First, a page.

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Clip: Good for the Jews in Chicago

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  • Carl Z.
    This seems like the musical equivalent of San Francisco s Kung Pao Kosher Comedy show.
    Message 1 of 1 , Dec 22, 2006
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      This seems like the musical equivalent of San Francisco's Kung Pao
      Kosher Comedy <http://www.koshercomedy.com/> show.

      <http://www.chicagotribune.com/entertainment/music/chi-0612220162dec22,1,3195151.story?coll=chi-ent_music-hed>

      Good for the Jews duo offer a great time for all

      By Joshua Klein
      Special to the Tribune
      Published December 22, 2006

      As co-founder of New York's irreverent rock duo What I Like About Jew,
      Rob Tannenbaum took Jewish pride to satiric heights and giddy
      self-deprecating lows, to great success. But as a music editor at
      Blender magazine, Tannenbaum's well versed in music industry
      realpolitik, so he harbors no illusions as to the mainstream
      commercial viability of Jewish music, however clever and funny.

      "Barbra Streisand, Kenny G. and Neil Diamond have all recorded
      Christmas albums," notes Tannenbaum, whose "Chanukah/Hanukkah" tour
      brings his new band Good for the Jews (formed with David Fagin of the
      power-pop act the Rosenbergs) to FitzGerald's Christmas Eve. "Phil
      Spector produced one of the greatest Christmas albums of all time.
      `White Christmas' was written by a Jew. If you're going to make any
      money in this business, you're going to have to court the goyim."

      Indeed, while "Christian music" has evolved into a genre unto itself,
      the number of "Jewish" albums in any record store remains in the
      minority.

      "Things are changing," notes a hopeful Joshua Neuman, editor in chief
      if the Jewish-themed magazine Heeb, rooting for the home team
      underdogs. "The tide is turning. It used to be Jewish music was either
      a punchline or the subject of an academic dissertation."

      Come Christmas time, however, the tables of commerce get turned. With
      tens of millions of Christian families stuck at home for the holiday,
      Jews (and other non-Christians) take to the virtually deserted streets
      in search of fun and distraction on the sleepiest night of the year.

      "On Christmas Day we'll eat Chinese, walk empty streets until we
      freeze," goes one wry line in the winkingly wistful "It's Good to Be A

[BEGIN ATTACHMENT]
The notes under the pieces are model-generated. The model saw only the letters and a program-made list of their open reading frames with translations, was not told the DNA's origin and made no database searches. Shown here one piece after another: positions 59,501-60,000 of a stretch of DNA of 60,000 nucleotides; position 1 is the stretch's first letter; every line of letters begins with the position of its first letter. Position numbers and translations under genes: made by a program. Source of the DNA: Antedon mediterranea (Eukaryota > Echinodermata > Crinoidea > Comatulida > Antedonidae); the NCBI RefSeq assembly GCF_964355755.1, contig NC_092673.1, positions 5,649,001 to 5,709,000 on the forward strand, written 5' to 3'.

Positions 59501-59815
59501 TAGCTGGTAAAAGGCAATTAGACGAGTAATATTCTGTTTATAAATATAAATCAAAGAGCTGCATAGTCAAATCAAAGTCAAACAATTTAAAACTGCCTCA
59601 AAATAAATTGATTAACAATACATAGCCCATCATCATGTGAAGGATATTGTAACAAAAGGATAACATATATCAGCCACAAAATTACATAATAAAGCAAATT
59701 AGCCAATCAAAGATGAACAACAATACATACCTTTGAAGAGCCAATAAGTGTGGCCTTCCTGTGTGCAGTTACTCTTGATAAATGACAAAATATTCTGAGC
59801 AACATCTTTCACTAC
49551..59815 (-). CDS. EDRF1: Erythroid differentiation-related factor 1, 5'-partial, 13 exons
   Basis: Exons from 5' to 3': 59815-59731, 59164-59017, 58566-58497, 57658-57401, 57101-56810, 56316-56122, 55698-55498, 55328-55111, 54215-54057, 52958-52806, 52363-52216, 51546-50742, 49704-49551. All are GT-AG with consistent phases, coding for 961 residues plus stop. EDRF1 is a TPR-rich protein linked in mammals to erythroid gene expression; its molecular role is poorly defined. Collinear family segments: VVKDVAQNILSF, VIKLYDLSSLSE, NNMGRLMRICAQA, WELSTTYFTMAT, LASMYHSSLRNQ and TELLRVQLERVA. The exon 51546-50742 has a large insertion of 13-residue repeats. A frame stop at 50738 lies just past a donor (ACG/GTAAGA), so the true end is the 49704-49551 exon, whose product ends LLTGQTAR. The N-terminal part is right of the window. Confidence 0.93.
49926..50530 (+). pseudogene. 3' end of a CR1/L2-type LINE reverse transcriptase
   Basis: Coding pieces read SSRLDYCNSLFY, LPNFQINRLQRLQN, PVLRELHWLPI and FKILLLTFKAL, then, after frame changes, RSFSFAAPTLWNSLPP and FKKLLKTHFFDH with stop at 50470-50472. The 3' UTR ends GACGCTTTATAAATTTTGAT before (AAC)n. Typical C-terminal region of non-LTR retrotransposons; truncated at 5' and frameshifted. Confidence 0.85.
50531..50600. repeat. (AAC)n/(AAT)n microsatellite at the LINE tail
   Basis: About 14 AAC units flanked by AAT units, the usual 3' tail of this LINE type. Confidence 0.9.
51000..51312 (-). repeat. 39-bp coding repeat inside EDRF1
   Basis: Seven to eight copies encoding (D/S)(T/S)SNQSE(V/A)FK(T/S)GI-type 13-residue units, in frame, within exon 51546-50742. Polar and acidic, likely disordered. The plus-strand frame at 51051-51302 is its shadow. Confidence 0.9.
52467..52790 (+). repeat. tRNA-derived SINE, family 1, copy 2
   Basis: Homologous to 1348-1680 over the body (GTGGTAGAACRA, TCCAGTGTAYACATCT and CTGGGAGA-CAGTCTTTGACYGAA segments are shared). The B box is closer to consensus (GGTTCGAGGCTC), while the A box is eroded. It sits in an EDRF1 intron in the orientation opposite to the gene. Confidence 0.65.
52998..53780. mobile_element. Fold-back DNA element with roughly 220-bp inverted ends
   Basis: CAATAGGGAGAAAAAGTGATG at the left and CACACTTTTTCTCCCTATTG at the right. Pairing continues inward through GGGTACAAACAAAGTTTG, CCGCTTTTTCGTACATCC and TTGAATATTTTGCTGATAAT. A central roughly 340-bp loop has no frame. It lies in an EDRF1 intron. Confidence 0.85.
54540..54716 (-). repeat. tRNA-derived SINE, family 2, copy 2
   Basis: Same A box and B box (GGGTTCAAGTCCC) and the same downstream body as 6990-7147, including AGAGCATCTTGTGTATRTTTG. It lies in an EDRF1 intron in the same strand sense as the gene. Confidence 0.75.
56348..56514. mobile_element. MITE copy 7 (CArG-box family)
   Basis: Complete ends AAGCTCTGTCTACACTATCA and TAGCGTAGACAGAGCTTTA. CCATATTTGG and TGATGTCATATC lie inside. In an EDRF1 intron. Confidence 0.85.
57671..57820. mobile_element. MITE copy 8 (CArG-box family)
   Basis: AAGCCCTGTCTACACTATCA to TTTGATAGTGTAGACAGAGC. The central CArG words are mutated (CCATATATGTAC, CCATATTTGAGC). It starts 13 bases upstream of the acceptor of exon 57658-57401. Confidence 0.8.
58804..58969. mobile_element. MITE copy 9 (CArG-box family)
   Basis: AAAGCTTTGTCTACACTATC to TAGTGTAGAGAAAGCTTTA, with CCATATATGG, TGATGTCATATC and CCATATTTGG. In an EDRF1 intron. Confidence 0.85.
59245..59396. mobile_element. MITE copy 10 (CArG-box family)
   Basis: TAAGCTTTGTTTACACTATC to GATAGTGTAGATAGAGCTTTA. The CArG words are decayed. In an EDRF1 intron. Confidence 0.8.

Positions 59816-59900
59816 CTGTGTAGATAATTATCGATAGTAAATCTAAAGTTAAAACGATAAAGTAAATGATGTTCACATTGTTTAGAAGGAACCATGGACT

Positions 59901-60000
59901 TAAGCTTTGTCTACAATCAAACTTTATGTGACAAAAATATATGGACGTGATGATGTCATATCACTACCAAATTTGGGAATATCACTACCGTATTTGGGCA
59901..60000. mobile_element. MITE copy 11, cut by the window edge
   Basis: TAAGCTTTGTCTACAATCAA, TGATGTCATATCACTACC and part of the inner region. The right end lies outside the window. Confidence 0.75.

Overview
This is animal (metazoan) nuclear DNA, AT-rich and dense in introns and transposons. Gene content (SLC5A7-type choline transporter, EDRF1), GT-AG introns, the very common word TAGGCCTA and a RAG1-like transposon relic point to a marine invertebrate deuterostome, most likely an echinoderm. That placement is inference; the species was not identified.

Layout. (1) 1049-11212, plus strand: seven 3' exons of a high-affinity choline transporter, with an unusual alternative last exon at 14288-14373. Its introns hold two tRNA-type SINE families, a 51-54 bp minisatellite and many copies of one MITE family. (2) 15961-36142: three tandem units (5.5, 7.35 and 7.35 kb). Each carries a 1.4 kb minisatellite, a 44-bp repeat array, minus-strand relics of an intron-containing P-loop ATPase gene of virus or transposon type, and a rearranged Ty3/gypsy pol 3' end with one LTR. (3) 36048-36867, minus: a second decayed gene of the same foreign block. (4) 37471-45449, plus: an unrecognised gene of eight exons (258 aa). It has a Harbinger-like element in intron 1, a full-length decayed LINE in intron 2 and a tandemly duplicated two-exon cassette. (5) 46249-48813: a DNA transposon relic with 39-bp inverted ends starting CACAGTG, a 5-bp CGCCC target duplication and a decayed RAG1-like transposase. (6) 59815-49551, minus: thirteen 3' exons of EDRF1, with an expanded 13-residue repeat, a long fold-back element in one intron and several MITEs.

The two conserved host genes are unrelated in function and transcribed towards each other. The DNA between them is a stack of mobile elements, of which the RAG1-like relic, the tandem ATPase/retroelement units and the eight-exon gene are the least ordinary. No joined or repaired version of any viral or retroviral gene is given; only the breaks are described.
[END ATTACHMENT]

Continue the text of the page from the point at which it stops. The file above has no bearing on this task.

Jew at Christmas," one of the first songs Tannenbaum wrote, and is a
      hallmark of Good for the Jews. "Once a year the city's ours alone."

      "That's the old joke," says Tannenbaum. So ... what we're trying to
      say is you should come to the show because there's nothing else to
      do!"

      "What I Like About Jew" helped spur a movement in New York to keep at
      least a few clubs open for the Chosen People, a tradition Tannenbaum
      hopes Good for the Jews will continue to spread. Yet despite the
      heavily Jewish-themed songs and humor, Tannenbaum would like to extend
      an invitation to Jews and non-Jews alike. In fact, Tannenbaum claims a
      large percentage of the crowd is typically composed of non-Jews, which
      demands the question: How can you tell?

      "Do you know Totie Fields?" asks Tannenbaum. "She was a great Jewish
      comedian. Once she was booked on the `Mike Douglas Show' with Gene
      Simmons [real name: Chaim Weiss] from KISS. She joked that underneath
      all that make-up he was probably just a nice Jewish boy. So Simmons
      asks her, 'how can you tell?' and she points to his nose and shoots
      back `you can't hide the hook!'" (A quick search of YouTube for the
      clip, from 1974, confirms the non-P.C. anecdote.)

      But stereotypes aside, Tannenbaum has a practical approach to the
      nightly Jew/not Jew census.

      "At the start of each show we actually ask everyone in the crowd who
      is not Jewish to raise their hand," he says. "And then I turn to
      everyone else and yell: get 'em!"



      Good for the Jews

      When: 8 p.m. Friday

      Where: FitzGerald's, 6615 W. Roosevelt Rd., Berwyn

      Price: $15; 708-788-2118
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